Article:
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This png you posted look like only part of you logo and the png is 796px by 636 nearly 4 times wider then your resized logo a blow up that has pixilated. A billboard 208 pixels high x 704 pixels wide How big are you going to paint in these pixels so the image will be billboard size. Where are you coming from are you a troll?
We would need more information:
- is this meant for a web banner (not a billboard-->print)?
- are you allowed to use SVG for the web banner?
If you are required to deliver a 208x704px web banner or graphic, and your logo is scaled down to that bitmap size, it is obviously going to look pixellated. That is the nature of the beast: low resolution bitmap --> low resolution art.
It is meant to be on a digital billboard and that is the file size they are requiring me to deliver. They have done a previous billboard for us but now want to charge for the revision and change so I thought i would save and do it myself. They only accept jpg, bmp, png.
You did not answer What is a digital billboard is 208x704 all the pixels the billboard displays. What physical size is it.
You started statin. 704x208 72DPI the would make your billboad 9.778" by 2.889" that is a very small billboard.
Ah, of course! DIGITAL SIGNAGE!
Like this one:
In that case a couple of tips:
- PPI/DPI is COMPLETELY irrelevant. You work at the sign's native resolution, which would be 704px width and 208px height. Create your Photoshop document at that resolution. The 72ppi is really meaningless, but since they want a 72ppi setting, just give them what they want - so select 72ppi when creating your new document. The 704x208px setting is ESSENTIAL, though. Keep that.
- This is a very low resolution to work at, but that isn't very important, since these billboards will be viewed for at most 1-2 seconds, and at distances of 400-600 feet. It is also the nature of the technology: a group of 4 large LED lights form "coloured pixels" - 2xred, 1xgreen, and 1xblue.
This results in a VERY low resolution billboard, but it is quite effective, and very bright.
- When you import your high-resolution logo in this format, details will be lost. Resolution is very low, and thin lines will be lost. You must thicken thin lines to provide the contrast you need for the art.
- Other tips when designing: Outdoor Advertising Design Tips & Best Practices - Blue Line Media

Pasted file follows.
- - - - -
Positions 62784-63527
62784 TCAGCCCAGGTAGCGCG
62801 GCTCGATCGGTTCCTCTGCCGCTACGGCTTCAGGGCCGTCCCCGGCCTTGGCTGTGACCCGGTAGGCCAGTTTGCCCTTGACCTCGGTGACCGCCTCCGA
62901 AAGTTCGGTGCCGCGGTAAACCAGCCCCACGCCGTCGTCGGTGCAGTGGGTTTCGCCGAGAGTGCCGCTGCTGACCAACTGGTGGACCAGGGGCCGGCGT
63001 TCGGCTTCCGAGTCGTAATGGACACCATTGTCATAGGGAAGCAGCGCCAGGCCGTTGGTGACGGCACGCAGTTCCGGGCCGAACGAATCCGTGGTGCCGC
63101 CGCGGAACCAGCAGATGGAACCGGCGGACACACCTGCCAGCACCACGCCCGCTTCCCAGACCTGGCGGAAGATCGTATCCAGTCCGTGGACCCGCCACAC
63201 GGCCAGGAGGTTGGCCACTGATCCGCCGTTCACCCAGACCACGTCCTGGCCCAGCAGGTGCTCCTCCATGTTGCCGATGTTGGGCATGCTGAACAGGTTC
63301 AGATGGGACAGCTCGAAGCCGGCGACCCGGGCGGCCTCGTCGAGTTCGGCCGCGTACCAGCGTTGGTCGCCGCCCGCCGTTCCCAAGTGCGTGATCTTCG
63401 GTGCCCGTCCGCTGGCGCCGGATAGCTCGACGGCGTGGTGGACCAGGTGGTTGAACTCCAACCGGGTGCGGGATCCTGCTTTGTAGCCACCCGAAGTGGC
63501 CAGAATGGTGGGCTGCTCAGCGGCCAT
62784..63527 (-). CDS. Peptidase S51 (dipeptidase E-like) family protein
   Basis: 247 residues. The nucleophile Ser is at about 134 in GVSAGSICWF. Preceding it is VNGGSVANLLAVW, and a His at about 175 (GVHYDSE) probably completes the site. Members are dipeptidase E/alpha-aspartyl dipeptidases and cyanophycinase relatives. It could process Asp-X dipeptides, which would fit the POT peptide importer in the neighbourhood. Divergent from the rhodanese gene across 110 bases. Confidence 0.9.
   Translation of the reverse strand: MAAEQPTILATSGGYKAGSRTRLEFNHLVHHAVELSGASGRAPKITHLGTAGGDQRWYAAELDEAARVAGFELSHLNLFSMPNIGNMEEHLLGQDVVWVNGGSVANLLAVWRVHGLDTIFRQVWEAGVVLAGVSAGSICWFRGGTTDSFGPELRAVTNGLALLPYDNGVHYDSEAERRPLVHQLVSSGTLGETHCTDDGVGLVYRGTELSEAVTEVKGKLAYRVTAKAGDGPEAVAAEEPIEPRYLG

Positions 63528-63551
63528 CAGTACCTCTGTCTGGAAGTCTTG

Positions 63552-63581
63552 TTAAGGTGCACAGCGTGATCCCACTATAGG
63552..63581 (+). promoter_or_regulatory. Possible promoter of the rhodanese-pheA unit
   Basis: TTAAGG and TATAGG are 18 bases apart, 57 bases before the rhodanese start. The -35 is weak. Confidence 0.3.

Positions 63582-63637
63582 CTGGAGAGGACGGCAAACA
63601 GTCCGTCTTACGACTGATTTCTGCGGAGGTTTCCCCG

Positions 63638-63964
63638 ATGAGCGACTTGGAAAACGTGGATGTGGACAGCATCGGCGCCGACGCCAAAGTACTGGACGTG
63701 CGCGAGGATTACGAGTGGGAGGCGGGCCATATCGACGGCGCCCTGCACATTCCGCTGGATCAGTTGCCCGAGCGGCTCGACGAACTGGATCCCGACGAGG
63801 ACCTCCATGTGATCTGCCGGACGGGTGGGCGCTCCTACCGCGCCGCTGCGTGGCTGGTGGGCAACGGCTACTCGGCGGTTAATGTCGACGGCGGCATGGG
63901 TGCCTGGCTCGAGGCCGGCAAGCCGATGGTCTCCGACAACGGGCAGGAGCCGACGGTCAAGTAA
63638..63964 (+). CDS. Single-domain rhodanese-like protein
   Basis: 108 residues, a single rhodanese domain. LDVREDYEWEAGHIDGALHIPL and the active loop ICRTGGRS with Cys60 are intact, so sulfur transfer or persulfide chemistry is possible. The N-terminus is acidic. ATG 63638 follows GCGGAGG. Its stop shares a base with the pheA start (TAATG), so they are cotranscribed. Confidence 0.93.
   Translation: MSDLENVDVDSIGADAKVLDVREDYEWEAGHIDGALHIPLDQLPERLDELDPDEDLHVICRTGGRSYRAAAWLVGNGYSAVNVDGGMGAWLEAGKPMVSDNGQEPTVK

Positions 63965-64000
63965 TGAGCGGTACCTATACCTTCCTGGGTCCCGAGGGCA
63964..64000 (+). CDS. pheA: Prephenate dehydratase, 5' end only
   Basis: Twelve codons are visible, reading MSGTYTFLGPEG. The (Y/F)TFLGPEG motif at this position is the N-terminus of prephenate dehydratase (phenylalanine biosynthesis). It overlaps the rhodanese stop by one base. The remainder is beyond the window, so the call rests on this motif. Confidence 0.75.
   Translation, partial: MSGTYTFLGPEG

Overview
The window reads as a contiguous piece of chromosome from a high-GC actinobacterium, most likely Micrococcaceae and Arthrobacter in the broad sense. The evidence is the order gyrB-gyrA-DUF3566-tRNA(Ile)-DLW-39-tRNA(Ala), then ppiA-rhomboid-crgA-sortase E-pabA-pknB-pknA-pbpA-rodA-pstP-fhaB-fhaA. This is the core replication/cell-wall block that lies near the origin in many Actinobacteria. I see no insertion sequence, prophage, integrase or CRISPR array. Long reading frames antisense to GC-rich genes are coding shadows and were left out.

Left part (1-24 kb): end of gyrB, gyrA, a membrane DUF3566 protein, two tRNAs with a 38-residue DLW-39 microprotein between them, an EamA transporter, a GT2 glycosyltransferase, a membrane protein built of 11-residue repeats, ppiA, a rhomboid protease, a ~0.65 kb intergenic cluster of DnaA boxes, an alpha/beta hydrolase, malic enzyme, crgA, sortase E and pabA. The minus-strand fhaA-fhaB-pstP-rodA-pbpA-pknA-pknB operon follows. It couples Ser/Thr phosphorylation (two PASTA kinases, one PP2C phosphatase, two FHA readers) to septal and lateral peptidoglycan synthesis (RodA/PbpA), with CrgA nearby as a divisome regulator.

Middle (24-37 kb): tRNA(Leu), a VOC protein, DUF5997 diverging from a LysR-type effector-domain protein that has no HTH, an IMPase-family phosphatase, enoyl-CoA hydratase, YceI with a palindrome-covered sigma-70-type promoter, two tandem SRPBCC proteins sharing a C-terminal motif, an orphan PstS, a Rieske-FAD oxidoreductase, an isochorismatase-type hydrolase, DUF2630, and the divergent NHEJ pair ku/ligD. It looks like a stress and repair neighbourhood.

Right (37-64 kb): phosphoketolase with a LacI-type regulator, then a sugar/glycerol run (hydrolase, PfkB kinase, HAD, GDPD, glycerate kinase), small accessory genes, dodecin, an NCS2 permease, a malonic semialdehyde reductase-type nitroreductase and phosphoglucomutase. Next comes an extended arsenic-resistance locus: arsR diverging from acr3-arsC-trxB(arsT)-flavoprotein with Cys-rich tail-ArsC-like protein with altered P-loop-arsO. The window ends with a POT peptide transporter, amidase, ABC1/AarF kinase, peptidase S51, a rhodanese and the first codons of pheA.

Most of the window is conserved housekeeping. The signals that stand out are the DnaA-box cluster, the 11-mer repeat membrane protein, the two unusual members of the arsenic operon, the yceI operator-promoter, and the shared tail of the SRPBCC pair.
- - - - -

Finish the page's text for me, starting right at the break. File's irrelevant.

- Also read the following document: http://adamsoutdoor.com/spec-sheets/Digital-Best-Practices.pdf
Simply stated, you CANNOT retain the same sharpness as your original artwork/logo. You MUST scale it down into that tiny photoshop image, and you MUST adjust it manually if details are too subtle and lines too thin.
You can adjust the sharpness by applying a sharpness filter. You can create more contrast with more obvious contrast-rich colours. You SHOULD NOT use a white background - too bright, and often not allowed.
And make sure to "test" your sign design by placing it in a dummy sign/image:
Here is one:
Just open this in Photoshop, then copy and place your finished sign image and use free transform to fit in into the grey area. Finally, set the layer blend mode to "Overlay". This will give you an indication whether things are too small or not.
This should help you on your way. Again, you MUST design your billboard design in a 704px width and 208px height Photoshop document. No way around that. It's the PHYSICAL resolution limit of that digital billboard.
Good luck! When you send your image to them, make sure to test it on a test digital billboard first. The above dummy image is only for rough testing and get an overall feel of the end result.
And to emphasize, after all these good things you need to do, what you DON'T do is zoom in to an image (any image) and complain it is pixellated. You zoom in to see the pixels. That's what are always there, that's why we zoom in, to see them.
Try making layer of logo a smart object (right click on layer, convert to smart object). It will save the size inside, and you can resize it Shift+T without pixelation in the main file. Any time you can flatten it, and as I remember it may save the vision of pixels same
In other words the digital billbord resolution is much lower the 72DPI it only displays 704x208 pixel in a very large area. Its pixels are more like 72 pixels per yard the display about 30'x9'